Discovery vs. Invention


I am reminded from time to time that man does not invent everything. Many things simply exist, and it almost appears that we were allowed to discover them. Take for example things like the placement of our planet in just such the right way to allow our scientists and astronomers to study not only our own vast solar system, but also neighboring ones. We could have been placed anywhere on the galactic spectrum, but we just so happened to end up with a birds eye view with which to enjoy the heavens.

Take also for instance mathematics. I am no genius when it comes to algorithms and geometric proofs. But even I can tell that 5x5 would equal 25, whether or not human beings came into existence or not. Stop and think about this for a minute. What this means is that an extremely large, accurate sub-system of numbers and patterns exist in our world, by which not only can we figure out certain physical laws, but that we can also project data well beyond our own sphere of understanding, so much so that we often are left uttering things like, "this can't be true", or "that is simply amazing." Incredible minds like Albert Einstein and Stephen Hawking have no explanation for it; they are in awe.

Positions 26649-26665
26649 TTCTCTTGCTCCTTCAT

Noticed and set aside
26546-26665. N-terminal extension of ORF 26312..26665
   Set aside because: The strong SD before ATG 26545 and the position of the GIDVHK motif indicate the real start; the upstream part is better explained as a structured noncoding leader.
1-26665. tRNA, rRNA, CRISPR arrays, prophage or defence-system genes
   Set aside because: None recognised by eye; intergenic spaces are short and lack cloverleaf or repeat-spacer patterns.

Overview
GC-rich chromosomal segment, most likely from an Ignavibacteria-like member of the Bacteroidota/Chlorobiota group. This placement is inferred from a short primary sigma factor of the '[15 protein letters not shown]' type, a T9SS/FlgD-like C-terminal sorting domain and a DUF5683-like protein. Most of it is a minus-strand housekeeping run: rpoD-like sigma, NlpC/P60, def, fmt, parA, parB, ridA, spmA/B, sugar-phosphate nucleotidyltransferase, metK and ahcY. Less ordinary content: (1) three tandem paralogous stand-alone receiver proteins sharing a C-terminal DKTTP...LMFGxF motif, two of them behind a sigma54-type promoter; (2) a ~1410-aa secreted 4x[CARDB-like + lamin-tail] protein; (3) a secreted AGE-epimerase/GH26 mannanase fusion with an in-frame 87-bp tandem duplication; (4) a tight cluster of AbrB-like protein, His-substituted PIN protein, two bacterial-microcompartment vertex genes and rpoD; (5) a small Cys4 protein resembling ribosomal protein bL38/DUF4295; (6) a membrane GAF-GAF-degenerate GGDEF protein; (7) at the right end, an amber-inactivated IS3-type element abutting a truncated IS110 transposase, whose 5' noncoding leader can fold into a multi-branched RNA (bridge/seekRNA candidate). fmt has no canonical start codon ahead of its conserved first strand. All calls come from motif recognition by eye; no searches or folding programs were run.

The point is this: mathematics (the multiplication table for example) existed before we did. Man did not create it, we just discovered it. How amazing to stumble onto something so powerful and ordered. Just like DNA and the physical laws of the universe, this points to an intelligence that is doing the ordering. If not, then we are extremely lucky - dare I say ridiculously lucky. But then to calculate luck and chance, we would need math.


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